Earlier this month, as Woodson Art Museum staff readied two new exhibitions featuring French graphic arts and children’s book illustrations, I was touched by how the stories of three beloved animals came together for me. One is about a co-worker’s new puppy who scampered away for one harrowing day, and the other two creatures are referenced in the exhibitions. All three animal tales share aspects of successful networking, advertising, and happy endings.
Throughout three origami exhibitions that concluded March 1, the Woodson Art Museum welcomed more than 1,100 students during class visits. Before closing – or folding – the book on origami and turning to upcoming exhibitions being installed this week., I’d like to take this opportunity to acknowledge the efforts of the Museum’s volunteer docents who guided students during the past twelve weeks.
It seems like it was yesterday when I visited the Woodson Art Museum to interview for a summer position as a gardener. It was April 12, 1979, and part of the interview included a Museum tour. One stop was an unfinished room in the lower level filled with colorful artwork and a staff member placing the works in groups. These artworks, it was quickly explained, comprised the Student Art Exhibition, an annual recognition and display of the creative classroom work of area students; the exhibition had just concluded. Cool.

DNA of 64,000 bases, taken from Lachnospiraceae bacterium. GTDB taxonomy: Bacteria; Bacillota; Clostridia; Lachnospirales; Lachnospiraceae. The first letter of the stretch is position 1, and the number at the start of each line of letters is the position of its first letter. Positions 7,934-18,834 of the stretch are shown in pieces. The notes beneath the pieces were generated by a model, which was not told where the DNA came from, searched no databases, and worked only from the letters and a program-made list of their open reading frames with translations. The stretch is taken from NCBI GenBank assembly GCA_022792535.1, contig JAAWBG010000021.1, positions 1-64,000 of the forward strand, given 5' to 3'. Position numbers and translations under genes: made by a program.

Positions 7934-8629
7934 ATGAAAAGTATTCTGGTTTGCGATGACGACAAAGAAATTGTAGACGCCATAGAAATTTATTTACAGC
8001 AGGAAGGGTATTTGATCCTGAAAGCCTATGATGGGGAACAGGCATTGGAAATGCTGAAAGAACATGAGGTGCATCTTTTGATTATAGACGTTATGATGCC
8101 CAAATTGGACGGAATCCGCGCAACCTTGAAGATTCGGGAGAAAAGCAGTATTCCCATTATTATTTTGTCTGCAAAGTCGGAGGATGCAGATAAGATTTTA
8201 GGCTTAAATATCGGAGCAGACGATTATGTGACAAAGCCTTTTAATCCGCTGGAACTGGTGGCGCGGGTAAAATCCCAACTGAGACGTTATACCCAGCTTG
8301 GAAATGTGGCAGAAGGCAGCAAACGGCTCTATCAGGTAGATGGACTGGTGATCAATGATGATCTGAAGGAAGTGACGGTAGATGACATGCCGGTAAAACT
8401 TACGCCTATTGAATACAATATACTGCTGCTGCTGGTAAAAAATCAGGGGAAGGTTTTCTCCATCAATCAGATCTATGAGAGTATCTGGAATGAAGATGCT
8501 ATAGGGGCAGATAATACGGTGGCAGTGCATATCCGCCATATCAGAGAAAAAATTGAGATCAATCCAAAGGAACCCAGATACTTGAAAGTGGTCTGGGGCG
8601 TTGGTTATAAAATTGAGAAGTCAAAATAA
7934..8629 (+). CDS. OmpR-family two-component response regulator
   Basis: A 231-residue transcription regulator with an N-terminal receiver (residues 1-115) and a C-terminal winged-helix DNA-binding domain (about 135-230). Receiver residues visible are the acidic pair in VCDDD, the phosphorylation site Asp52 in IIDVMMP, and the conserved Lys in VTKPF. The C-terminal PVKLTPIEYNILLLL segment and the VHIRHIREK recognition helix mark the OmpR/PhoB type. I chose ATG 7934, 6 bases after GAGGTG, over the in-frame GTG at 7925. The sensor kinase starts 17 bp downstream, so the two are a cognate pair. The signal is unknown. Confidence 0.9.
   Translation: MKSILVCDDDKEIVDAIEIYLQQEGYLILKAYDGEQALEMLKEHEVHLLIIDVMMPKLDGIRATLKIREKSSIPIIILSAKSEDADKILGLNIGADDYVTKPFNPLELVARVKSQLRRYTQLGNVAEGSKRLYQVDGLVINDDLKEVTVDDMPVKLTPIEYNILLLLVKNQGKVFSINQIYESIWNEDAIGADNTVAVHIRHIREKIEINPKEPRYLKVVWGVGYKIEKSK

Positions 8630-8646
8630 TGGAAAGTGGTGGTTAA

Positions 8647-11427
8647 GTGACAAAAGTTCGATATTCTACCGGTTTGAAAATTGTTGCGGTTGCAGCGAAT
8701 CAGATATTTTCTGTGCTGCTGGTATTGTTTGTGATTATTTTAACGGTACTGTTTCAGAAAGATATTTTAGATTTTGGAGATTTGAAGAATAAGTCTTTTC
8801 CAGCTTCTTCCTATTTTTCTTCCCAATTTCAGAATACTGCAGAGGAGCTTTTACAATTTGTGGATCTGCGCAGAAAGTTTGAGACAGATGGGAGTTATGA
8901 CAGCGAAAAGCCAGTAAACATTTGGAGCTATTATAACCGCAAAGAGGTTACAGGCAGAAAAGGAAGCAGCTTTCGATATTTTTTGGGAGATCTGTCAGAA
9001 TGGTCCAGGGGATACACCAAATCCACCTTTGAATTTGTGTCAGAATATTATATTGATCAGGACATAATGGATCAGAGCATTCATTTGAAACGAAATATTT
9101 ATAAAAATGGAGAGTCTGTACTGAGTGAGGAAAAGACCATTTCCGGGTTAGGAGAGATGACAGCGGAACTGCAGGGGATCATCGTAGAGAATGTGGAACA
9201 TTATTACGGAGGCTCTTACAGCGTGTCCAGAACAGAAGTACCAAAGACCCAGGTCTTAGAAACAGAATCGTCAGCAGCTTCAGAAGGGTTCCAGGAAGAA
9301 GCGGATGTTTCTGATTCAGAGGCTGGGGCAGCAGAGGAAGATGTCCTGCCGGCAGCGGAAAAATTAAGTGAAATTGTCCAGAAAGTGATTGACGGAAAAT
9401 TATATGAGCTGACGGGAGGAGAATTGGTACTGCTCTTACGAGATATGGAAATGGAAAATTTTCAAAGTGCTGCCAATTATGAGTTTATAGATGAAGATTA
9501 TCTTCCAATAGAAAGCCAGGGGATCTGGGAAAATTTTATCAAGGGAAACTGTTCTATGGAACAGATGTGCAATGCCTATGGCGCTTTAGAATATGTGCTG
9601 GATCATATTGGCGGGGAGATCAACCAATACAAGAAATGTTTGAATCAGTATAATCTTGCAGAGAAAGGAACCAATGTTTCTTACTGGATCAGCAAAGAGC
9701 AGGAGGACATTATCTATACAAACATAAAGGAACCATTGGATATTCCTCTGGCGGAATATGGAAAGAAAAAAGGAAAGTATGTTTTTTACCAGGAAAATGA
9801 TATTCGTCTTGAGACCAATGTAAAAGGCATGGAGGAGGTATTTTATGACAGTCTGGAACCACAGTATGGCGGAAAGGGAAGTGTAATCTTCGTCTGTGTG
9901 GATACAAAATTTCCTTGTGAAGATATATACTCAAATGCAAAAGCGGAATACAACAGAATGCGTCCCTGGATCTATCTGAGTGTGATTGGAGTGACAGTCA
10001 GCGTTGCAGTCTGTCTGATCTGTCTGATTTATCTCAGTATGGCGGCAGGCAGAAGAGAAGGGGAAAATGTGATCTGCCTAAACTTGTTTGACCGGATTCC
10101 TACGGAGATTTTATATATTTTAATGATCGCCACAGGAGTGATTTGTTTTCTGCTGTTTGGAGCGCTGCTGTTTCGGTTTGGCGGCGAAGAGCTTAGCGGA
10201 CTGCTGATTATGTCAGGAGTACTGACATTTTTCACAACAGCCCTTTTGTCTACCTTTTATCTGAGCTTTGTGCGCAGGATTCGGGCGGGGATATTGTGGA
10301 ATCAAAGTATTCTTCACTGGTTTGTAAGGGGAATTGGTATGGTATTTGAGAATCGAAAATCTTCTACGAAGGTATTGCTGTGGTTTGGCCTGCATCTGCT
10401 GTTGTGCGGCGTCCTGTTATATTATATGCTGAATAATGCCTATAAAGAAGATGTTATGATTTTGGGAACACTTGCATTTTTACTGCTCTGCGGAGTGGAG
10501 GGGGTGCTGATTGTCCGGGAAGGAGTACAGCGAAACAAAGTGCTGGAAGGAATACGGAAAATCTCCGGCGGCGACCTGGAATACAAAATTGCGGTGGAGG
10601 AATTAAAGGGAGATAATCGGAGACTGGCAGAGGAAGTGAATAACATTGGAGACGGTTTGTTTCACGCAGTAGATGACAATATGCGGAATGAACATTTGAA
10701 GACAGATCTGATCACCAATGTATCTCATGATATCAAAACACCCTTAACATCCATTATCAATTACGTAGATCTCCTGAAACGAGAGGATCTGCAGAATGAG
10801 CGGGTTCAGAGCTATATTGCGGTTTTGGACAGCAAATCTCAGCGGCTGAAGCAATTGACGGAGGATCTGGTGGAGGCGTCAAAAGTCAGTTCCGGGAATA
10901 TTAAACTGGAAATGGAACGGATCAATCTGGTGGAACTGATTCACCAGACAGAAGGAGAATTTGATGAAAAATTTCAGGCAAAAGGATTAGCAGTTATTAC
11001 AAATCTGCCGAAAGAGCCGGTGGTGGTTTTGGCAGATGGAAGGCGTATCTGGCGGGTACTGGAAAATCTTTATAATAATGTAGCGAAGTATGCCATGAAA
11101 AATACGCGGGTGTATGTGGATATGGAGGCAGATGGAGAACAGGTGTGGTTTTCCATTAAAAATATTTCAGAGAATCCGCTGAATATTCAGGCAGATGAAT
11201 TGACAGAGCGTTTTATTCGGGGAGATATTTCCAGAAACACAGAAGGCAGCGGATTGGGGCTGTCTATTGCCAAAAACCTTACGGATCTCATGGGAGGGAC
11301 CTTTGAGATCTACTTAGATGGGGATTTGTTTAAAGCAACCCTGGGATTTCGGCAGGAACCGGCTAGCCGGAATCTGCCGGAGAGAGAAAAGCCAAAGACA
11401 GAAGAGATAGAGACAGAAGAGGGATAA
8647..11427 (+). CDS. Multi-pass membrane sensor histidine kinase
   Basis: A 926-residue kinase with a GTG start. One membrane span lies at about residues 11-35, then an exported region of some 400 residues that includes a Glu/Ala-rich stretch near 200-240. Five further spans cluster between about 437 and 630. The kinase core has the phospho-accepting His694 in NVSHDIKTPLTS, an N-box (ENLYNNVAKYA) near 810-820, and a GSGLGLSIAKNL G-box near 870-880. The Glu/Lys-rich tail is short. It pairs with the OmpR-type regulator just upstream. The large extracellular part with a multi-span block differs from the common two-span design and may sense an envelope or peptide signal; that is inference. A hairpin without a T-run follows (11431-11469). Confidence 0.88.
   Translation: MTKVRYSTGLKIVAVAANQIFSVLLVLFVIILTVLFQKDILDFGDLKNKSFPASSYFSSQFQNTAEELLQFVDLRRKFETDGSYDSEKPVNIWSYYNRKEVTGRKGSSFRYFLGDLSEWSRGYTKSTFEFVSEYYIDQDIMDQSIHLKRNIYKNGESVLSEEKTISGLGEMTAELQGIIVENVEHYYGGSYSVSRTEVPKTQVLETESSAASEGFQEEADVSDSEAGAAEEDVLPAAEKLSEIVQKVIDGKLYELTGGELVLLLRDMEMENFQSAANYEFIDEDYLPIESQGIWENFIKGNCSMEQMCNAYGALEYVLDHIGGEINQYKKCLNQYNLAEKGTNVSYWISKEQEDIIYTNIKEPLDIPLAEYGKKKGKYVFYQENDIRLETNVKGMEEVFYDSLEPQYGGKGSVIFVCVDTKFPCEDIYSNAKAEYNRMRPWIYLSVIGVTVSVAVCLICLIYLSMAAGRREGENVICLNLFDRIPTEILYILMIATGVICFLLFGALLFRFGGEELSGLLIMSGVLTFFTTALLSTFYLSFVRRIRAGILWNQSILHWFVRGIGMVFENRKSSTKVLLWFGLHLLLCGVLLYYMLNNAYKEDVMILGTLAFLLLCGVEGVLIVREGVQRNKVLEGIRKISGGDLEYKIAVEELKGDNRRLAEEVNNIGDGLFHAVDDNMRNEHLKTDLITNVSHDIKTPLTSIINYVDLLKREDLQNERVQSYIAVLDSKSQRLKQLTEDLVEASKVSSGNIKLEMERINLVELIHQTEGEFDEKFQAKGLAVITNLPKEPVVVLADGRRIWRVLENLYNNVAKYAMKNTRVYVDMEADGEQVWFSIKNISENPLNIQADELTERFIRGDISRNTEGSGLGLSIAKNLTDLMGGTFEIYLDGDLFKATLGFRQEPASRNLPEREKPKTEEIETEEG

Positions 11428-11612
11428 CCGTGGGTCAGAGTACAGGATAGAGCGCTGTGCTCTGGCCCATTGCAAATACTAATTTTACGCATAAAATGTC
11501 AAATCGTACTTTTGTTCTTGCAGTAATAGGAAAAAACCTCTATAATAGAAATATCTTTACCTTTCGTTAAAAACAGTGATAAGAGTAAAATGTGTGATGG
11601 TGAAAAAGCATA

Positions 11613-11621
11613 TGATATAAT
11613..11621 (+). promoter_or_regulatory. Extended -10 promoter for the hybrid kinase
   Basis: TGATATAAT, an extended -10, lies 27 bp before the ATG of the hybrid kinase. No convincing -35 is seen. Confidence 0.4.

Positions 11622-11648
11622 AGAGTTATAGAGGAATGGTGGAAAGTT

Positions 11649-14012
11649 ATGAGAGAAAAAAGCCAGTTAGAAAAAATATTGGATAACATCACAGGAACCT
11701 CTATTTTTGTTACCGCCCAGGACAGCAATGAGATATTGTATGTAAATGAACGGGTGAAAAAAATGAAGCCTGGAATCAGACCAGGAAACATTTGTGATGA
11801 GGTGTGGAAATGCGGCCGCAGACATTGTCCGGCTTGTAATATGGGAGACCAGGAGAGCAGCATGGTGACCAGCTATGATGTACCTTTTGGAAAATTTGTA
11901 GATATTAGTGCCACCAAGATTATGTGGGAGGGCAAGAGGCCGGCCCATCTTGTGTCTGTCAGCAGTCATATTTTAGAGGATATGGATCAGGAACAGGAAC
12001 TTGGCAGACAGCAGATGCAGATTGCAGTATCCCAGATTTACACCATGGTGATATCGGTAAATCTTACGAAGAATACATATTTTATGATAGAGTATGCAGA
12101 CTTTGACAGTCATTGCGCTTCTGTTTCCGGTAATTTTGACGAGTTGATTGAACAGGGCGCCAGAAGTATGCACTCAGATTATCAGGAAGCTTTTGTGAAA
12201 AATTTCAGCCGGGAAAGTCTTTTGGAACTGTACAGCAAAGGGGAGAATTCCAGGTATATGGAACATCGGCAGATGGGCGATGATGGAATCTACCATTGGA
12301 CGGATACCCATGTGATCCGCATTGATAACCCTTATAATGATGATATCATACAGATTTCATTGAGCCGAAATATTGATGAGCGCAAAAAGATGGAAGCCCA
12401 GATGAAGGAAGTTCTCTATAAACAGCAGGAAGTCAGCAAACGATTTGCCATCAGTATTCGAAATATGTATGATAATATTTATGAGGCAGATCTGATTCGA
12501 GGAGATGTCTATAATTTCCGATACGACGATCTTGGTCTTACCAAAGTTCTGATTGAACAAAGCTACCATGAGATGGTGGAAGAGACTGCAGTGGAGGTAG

One short year later, I was part of the team organizing and installing the exhibition. To ensure the exhibition’s viability, we’ve made major changes and minor tweaks over the past forty-three years but the goal remains to honor the region’s talented art teachers and students.
Paper looms large at the Woodson Art Museum. Both the Museum and the community have their roots in the lumber industry. Current exhibitions celebrate origami artists – magicians who work their wonders with paper.
Wait a second, did I hear that correctly? Is that the sound of paradise calling?
A recent trip to New York City with curator of collections Jane Weinke had us uptown, downtown, and all around the city.
We started at the expanded and recently re-opened Museum of Modern Art and we wrapped up at the New York Historical Society. In between, we took in The Metropolitan, Museum of Arts and Design, Jewish Museum, and the AKC Museum of the Dog. There’s a museum devoted to dogs, you ask. That question is answered with a resounding “yes, indeed.”
I can’t resist a good opportunity for a pun. Iconic and revolutionary hip-hop artists, the Wu-Tang Clan shaped their genre and used the written word to write and re-shape the legacy of East-Coast rap. I’m a fan of artists Jiangmei Wu and Robert J. Lang (hence “Wu-Lang Clan”), both featured in Above the Fold and both visiting the Woodson Art Museum and kicking off 2020 in innovative and grand style.
This weekend, January 18-19, the Woodson Art Museum hosts origami artist Jiangmei Wu and snow sculptors as they work wonders with paper and snow. These artists’ transformations are magical. Whether you visit to marvel at their results or satisfy your curiosity about the artists’ tools and techniques, inspiration and insights are in store.